Desmond Tutu, cleric who campaigned against apartheid in South Africa, dies at 90

Desmond Tutu raises his hands as he speaks at an event.
Archbishop Desmond Tutu addresses the opening ceremony of the One Young World World Summit at Old Billingsgate in London.
(Sang Tan / Associated Press)

Desmond Tutu, the former Archbishop of Cape Town who won the 1984 Nobel Peace Prize for his impassioned campaign against apartheid in South Africa while Nelson Mandela languished in prison, died early Sunday.

Tutu, 90, died of cancer at a care center in Cape Town, the Archbishop Desmond Tutu Trust said in a statement. He had been diagnosed with prostate cancer in 1997 and had been hospitalized several times in recent years.

A moral beacon in a deeply troubled land, the impish priest in the purple cassock stood for decades as an inspiring symbol of courage, dignity and hope in a nation that at times seemed doomed to civil war. His fervent pleas for peace and racial justice, along with his irrepressible sense of humor, were a constant balm to a country on the edge.


Tutu held a unique place in apartheid-era South Africa, and he used his stature as an Anglican prelate to navigate violent crosscurrents. He wept at funerals for victims of apartheid, risked his life to stop violence by Black protesters, and defied death threats by white people for leading the international campaign to impose economic and cultural sanctions against the white minority regime.

Then, after the success of the anti-apartheid movement, he served as a goad to the governing African National Congress, upbraiding leaders over corruption and failure to adequately address the nation’s widespread poverty.

With the exception of Mandela, who died in December 2013, few people have so influenced modern South Africa’s turbulent history as the jovial archbishop, who often wore a T-shirt that read “Just Call Me Arch” under a jaunty fisherman’s cap.

He shrieked with joy when South Africans lined up peacefully to vote in the first all-race elections in April 1994. He giggled with glee when he raised the hand of Mandela, the long-imprisoned leader of the African National Congress, and introduced “our brand-new president, out of the box” to crowds in Cape Town the following month.

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Then, instead of leaving the limelight, Tutu became a moral guardian to what he proudly called the “rainbow people of God.” He didn’t shy from slamming the new government — or Mandela — when he felt it necessary.

Shortly after the 1994 elections, he publicly rebuked Mandela’s government for “having stopped the gravy train only long enough to get on.” The president complained, but soon announced salary cuts for himself, his cabinet and Parliament.


In the following years, one of Tutu’s greatest contributions was leading the Truth and Reconciliation Commission, a statutory panel charged with investigating murder, torture, bombings and other crimes by Black and white people committed during apartheid, the former white minority rulers’ system of segregation.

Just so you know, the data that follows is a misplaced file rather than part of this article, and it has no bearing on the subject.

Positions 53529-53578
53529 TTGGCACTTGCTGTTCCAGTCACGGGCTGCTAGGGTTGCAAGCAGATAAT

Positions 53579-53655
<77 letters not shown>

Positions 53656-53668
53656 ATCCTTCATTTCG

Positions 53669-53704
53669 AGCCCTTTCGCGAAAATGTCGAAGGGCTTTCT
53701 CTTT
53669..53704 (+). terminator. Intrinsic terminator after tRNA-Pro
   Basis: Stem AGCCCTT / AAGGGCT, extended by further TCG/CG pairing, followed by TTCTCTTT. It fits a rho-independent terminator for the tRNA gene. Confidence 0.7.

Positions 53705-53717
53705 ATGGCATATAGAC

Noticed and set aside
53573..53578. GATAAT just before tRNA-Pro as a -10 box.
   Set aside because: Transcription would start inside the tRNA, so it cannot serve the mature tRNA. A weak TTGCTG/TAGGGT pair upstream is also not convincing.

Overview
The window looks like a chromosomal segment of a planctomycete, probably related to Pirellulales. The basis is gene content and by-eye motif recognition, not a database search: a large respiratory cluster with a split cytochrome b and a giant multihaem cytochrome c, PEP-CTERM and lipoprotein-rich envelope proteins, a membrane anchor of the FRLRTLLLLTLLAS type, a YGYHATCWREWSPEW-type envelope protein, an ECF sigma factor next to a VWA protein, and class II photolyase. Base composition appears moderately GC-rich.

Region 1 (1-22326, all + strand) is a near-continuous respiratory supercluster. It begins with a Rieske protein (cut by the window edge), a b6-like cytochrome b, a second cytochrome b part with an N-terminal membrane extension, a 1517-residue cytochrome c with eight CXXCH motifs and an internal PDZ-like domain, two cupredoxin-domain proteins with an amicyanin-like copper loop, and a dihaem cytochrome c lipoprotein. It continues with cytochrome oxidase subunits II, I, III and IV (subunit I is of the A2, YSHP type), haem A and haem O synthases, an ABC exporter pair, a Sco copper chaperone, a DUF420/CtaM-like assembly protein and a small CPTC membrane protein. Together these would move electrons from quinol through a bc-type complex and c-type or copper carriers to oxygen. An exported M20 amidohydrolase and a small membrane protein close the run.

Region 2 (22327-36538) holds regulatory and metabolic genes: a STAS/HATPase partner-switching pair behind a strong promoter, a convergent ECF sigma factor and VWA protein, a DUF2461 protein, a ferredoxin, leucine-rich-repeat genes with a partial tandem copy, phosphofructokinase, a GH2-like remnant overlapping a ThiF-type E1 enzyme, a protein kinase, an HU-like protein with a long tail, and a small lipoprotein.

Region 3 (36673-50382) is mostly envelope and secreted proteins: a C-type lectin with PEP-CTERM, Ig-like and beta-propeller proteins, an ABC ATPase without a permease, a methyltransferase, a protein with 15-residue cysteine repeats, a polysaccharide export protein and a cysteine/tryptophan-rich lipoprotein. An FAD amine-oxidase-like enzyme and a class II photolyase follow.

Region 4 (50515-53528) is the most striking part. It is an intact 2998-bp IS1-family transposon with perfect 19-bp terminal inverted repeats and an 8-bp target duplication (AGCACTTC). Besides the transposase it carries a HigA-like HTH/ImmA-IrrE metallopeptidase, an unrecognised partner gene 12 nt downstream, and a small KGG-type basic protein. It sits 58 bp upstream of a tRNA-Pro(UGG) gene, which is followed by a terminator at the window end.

As Tutu watched and often wept, perpetrators confessed to atrocities and victims forgave them in a wrenching process of national catharsis.

“To preside over an attempt at healing the nation, that is the most humbling honor of all,” Tutu told The Times in June 1997.

He also used his independent stature to lament the state of his country, speaking out against crime, corruption and the ANC’s failures on AIDS and poverty. He believed that many South Africans were too intimidated to speak out.

Weeks before the country’s 2009 election, he criticized the ANC, warning the party, “You are not God,” and complaining that he was not looking forward to seeing Jacob Zuma become president. Zuma was later elected but resigned in 2018 after an administration marked by repeated corruption scandals.

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Tutu announced his retirement from public life in 2010. But he continued to speak out on social and political issues, offering support for same-sex marriage, assisted dying and human rights. In 2018, he condemned President Trump’s decision to formally recognize the divided city of Jerusalem as Israel’s capital, saying “God is weeping.”


Desmond Mpilo Tutu was born Oct. 7, 1931, in a dirt-poor Black township outside the conservative white town of Klerksdorp, about 100 miles southwest of Johannesburg. His family soon moved to Muncieville, near Johannesburg, where his late father, Zachariah, was headmaster of the segregated high school for Black students.

“One of the things I found difficult about him was he drank,” Tutu told a South African Broadcasting Corp. interviewer in 1997.

“He drank often. He was excessive. And then he would not be nice to my mother. Sometimes he beat my mother. He beat her up. And I really got very, very angry.”

His mother, Anetta, was an uneducated maid for a white family. Tutu recalled her as compassionate, gentle and caring, an abused woman who stood up for the underdog in any argument.

“Of all the people in the world, my mother was the greatest influence on me,” he said.

It is just after 9:30 a.m., and a throng of onlookers stands along Dr.

May 5, 2019